Many people consider estate planning to be the realm of those who have reached retirement age, and of course statistically speaking older people pass away more frequently than do younger people. However, people of all ages would do well to have an estate plan in place because you never know what lies in wait around the next corner. Accidents do happen and we all see proof of this each day when we turn on the news or pick up a newspaper in the morning. Plus, devastating illnesses can strike without warning and they do not necessarily wait until you reach a particular age.
There is a component to the modern estate plan that lies outside of the financial planning milieu involving incapacity. As you reach an advanced age it becomes more likely that you will be unable to make sound medical decisions in your own behalf, and this is why incapacity planning is important for seniors. But of course as stated above we are all “day-to-day” as it were so every responsible adult really should have an incapacity plan in place.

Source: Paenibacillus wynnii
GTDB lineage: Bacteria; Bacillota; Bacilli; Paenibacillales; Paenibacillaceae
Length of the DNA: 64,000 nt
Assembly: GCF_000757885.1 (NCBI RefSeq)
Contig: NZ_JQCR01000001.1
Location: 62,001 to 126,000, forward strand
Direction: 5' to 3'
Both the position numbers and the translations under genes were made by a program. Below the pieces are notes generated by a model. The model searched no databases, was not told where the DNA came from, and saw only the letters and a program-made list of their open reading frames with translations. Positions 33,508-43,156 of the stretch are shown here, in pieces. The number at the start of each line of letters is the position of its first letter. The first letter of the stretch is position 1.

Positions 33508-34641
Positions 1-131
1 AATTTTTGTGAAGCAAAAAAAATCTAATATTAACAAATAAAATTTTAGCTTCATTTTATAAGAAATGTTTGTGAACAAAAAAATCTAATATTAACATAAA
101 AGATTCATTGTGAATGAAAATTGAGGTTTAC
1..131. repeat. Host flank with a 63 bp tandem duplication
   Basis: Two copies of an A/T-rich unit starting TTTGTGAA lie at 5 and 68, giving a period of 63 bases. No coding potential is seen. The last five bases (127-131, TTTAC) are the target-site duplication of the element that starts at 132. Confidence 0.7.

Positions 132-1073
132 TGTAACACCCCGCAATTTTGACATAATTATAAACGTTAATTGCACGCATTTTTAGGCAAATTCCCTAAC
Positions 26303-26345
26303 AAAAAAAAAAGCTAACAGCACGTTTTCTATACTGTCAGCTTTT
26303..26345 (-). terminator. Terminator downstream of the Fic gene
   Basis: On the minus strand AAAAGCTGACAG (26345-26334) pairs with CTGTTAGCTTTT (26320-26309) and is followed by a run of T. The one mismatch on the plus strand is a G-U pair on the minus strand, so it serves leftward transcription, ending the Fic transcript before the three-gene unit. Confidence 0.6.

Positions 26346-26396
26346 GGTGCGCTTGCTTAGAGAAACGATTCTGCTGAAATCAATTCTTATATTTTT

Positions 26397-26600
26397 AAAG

Many estate planning attorneys will recommend both a health care proxy or durable medical power of attorney and a living will to their clients. With a durable medical power of attorney you select an attorney-in-fact who you empower to make health care decisions in your behalf should you become unable to make them for yourself due to incapacitation at some point in time.
With a living will you elucidate your wishes with regard to medical procedures. For example, if you would prefer not be kept alive by the use of artificial life support systems if you were in a terminal condition you could state this in your living will and your preference would be honored.
The reason why you may want to execute both documents would be to have a decision-maker in place in the event that a scenario was to arise that had not been specifically addressed in the living will.